Such an attempt as far back as 2002 made John Hennessy at a conference in Oxford, having organized a big discussion in the form of a forum regarding the prospects of irrigation, what role water charge will play in ensuring irrigation sustainability. Nobody prepared speeches. John himself played the part of a moderator, sitting like in Westminister surrounded by all attendants and holding the gavel designed to calm down noisiest spokesmen. And such a free form was indeed a forum: at a forum one must convince. At the Congress and our First Forum, like at common conferences, everyone tried to show oneself and demonstrate one’s works.

The Forum opened in the big hall of the University by an inter-religious music typical of Mardin where Muslims, Christians, Jews, Aramaeans, and Canaanites have lived for ages.

The President of the Turkish NCID Mr. Akif Uzkeldy, DSI Director, and later Mayor of Mardin, welcomed the guests. Then the ICID President Prof. Gao Zhani, IWRA President and WWC Vice-President Prof. Dogan Altynbek, Minister of the Turkish Republic of Northern Cyprus and later Minister of Internal Affairs of Turkey Mr. M. Gul, and Minister of Water Resources Mr. Veysel Eroglu spoke before the audience. Construction of the main water delivery canal to Mardin and afforestation of the Atatyurk dam vicinity was demonstrated using teleconference bridge.

Concluding the opening part, President Emeritus Mr. Peter Lee, Chairman of the Jury, announced the decision of the Jury to award the first Irrigation and Drainage Prize to Prof. V.A. Dukhovny and together with the ICID President gave him the Prize.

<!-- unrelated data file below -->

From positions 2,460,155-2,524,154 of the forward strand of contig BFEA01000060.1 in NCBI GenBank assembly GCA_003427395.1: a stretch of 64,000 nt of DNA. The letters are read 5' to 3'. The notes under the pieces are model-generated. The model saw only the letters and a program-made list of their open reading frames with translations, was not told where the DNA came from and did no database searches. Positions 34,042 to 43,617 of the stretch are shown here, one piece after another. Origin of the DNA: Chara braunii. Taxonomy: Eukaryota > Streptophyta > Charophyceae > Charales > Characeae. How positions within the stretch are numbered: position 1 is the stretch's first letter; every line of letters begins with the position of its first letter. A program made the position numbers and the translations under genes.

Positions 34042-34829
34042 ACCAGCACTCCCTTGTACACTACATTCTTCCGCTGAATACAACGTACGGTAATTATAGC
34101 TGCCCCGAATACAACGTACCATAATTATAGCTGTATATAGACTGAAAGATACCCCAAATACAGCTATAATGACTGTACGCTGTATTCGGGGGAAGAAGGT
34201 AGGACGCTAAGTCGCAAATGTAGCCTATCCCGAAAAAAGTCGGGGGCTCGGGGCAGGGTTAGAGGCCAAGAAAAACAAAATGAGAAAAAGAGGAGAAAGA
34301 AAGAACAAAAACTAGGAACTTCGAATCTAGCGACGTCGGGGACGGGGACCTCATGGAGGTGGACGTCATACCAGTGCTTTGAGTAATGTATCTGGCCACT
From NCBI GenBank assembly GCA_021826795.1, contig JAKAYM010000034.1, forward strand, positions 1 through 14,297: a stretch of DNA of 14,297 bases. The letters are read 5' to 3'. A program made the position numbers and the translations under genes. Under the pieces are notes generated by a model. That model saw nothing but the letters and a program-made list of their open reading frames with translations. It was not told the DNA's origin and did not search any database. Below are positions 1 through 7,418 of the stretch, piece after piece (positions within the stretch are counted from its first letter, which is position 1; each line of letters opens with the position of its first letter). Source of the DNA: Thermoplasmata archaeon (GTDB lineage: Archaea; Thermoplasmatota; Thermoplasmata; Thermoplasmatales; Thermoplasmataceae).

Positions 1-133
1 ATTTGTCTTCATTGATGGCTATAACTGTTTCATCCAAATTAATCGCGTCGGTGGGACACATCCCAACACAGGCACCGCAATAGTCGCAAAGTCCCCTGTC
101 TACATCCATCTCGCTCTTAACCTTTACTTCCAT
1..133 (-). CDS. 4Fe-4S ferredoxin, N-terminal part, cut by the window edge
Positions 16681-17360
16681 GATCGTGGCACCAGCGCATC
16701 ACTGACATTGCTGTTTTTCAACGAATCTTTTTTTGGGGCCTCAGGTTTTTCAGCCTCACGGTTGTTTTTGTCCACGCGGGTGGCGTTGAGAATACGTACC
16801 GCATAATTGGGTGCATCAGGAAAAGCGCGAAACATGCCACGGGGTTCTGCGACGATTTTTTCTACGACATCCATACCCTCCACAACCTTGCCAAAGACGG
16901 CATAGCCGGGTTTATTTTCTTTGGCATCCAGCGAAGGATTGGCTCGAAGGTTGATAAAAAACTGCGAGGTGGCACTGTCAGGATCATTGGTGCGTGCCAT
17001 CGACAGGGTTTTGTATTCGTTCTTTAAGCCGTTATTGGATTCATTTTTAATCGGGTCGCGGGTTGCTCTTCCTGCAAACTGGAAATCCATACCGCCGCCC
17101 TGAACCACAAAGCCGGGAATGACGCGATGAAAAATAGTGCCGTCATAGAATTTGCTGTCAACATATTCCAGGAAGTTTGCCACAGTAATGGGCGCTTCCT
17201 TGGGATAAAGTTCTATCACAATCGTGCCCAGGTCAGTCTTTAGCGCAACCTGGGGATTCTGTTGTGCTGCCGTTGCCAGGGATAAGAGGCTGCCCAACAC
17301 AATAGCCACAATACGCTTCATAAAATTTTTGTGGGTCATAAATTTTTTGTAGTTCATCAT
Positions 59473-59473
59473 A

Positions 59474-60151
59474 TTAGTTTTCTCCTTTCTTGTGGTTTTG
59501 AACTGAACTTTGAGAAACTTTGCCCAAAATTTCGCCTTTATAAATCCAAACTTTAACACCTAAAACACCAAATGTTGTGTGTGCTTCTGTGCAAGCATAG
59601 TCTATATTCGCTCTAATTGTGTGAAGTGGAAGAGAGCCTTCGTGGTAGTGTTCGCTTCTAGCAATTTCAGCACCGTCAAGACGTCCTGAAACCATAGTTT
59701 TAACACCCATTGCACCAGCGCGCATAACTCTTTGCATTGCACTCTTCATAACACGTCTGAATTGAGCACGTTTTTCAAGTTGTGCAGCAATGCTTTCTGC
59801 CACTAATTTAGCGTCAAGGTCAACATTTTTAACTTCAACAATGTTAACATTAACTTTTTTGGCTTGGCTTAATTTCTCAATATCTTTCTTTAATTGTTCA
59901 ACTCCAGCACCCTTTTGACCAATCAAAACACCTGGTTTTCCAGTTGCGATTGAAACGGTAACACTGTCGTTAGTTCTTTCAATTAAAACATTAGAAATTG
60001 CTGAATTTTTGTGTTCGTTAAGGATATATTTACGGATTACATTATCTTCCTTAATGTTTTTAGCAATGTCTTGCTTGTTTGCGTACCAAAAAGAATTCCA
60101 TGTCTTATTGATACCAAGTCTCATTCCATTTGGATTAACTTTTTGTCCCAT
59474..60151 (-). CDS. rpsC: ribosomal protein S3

The following key reports by the Secretary General of ICID Mr. Avinash Tyagi, IWMI Director Mr. Jeremy Bird, Director of WMO Department Mr. Bruce Stewart, Vice-President of ICID Mr. Laurie Tollefson highlighted today’s major challenges of irrigation and drainage and ways to solve those.

Whereas as far back as 1890 an average temperature was 13.67î Ñ, now in 2010 it comes to 14.64î Ñ. In comparison with the period of 1970-1985, when about 2 mln ha of new lands per year were used, investment to irrigation and water management has decreased, and it was not until 2005 that investment grew. Irrigation is increasingly oriented to watering more profitable crops, which allows reducing water consumption.

Irrigation is one of the most important components in the package of measures for adaptation to climate change. A great number of research activities are carried out in the world, but they all are scattered and are not goal-oriented. Irrigation and drainage as well as land reclamation need specific future-oriented researches.

All the works related to new technologies must be coordinated and supported by the government. However, innovations and modern technologies in themselves cannot help solving famine problems: policy, management, organizational structures, financial resources, and direction are needed. Particularly the role of water authorities is prominent; they have to control development, water management process, and provision of water and reclamation services at different levels.